Find New Space For Hobbies And Creativity

Although it’s a good time to do it, you probably don’t need to hear anyone else telling you how you can use this time to clean and organize your house. And even though it’s easy, you probably shouldn’t just sit in front of the TV or play on your phone. Being stuck at home gives many of us the time to find new space for creativity, or to form new hobbies. Here are two fun and enriching ways you can spend your days at home.

Pick Up An Old (Or New!) Instrument

Maybe there was a birthday when you asked for a guitar. Or a banjo. Or maybe a harmonica. Or maybe there’s a piano in your living room that, at this point, is purely decorative. You always meant to take lessons. Maybe you even had the phone number of a teacher, or you bought a Guitar for Dummies book, with every intention to use them. But then you never made that call or cracked that book. Now’s the perfect time! Playing music takes creativity, artistry, and, of course, focus. Being able to concentrate on creating something beautiful might be exactly the right distraction for you, and (after some practice) those around you as well. 

Put A Puzzle Station Next To Your Work Station

It has long been said that there are puzzle people and non-puzzle people. If you happen to be a puzzle person, and you’re working from home, grab a card table out of the attic. You know, the one you only use on Thanksgiving to extend the table for the kids. Put it just outside the view of your webcam. And then fill it with a puzzle! Since it’s right next to you, it will be relatively easy to stand up from your desk and fit in a couple of pieces at a time. A puzzle can provide a welcome distraction from that problem at work you just can’t quite solve, and, you get to see your progress as the picture grows in front of you! A bite-sized break and a feeling of accomplishment – what could be better?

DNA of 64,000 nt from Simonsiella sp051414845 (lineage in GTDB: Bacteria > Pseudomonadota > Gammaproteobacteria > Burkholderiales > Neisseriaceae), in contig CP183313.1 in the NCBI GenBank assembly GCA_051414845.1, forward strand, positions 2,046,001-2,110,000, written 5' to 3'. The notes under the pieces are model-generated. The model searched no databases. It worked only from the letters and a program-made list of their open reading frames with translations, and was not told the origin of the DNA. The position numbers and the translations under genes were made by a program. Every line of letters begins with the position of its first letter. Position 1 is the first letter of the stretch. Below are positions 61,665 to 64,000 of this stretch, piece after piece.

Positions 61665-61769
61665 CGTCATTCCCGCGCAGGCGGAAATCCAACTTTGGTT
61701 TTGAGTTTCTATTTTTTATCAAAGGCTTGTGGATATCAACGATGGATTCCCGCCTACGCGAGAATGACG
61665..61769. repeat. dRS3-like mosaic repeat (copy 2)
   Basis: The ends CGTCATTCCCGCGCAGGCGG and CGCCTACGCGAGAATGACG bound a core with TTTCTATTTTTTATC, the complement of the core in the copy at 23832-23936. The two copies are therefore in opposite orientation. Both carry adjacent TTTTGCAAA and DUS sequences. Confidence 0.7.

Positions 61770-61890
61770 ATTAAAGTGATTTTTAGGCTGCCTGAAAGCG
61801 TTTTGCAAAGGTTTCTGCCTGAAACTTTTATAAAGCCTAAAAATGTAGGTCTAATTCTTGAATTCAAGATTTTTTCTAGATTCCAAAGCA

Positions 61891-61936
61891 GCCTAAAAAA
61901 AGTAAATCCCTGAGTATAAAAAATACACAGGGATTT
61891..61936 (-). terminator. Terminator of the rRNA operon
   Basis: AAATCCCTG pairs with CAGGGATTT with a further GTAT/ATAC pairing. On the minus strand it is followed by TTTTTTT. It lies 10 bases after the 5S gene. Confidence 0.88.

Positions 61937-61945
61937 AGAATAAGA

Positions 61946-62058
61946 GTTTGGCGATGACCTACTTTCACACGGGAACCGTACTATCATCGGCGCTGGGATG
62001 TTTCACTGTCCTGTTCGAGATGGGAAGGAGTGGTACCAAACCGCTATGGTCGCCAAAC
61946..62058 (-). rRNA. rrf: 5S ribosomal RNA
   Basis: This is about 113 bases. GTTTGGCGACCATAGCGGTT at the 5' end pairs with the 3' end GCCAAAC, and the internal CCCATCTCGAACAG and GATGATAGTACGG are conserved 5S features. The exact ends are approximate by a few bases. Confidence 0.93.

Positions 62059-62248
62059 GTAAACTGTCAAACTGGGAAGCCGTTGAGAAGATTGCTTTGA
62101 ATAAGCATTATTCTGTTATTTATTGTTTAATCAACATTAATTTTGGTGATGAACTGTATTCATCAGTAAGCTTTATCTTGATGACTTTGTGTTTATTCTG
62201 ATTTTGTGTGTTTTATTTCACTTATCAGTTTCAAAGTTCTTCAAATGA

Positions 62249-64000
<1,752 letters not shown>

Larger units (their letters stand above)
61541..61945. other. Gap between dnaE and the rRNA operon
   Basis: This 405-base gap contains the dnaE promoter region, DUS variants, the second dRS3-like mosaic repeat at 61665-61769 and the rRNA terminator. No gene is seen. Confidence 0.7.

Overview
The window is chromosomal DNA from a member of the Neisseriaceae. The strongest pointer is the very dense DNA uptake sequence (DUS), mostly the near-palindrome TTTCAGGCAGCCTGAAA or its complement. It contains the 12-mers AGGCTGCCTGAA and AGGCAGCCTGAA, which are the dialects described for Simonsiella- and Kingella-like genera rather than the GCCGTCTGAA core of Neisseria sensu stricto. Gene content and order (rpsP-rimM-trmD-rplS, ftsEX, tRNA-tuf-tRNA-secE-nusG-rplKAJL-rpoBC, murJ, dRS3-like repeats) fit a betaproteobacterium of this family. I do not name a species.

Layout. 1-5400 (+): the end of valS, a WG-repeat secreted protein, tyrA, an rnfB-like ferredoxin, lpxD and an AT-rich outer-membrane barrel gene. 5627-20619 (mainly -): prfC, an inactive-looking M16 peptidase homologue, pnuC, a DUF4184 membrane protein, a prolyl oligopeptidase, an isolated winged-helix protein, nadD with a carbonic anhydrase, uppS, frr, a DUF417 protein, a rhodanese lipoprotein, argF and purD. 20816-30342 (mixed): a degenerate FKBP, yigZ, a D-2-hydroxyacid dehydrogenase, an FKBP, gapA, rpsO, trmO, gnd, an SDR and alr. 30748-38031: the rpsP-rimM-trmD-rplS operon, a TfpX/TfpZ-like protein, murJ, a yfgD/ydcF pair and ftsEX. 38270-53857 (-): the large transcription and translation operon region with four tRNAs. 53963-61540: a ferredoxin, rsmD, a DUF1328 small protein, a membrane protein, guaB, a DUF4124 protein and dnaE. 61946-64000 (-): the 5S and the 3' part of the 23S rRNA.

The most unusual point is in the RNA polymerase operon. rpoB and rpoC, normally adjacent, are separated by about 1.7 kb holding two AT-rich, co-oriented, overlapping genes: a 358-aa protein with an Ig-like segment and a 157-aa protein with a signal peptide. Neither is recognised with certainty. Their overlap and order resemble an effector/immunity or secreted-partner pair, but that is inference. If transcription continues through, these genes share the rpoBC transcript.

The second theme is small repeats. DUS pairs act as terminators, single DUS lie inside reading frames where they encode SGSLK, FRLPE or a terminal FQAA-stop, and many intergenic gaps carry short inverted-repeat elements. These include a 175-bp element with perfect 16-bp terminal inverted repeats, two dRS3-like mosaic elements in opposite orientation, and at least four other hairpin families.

From Chris Burkland, LMHC, CDP, Counselor at PRO Medical

Chris believes his clients should be trusted as their own experts, and lends structure and strategic questioning as a guide in finding solutions that work for them. When working with children, Chris uses play therapy, behavioral strategies, and emotional identification as a way of engaging the child in a language they understand. He also works to develop coping strategies that work for both the child and family. Chris has been a Licensed Counselor since 2008.

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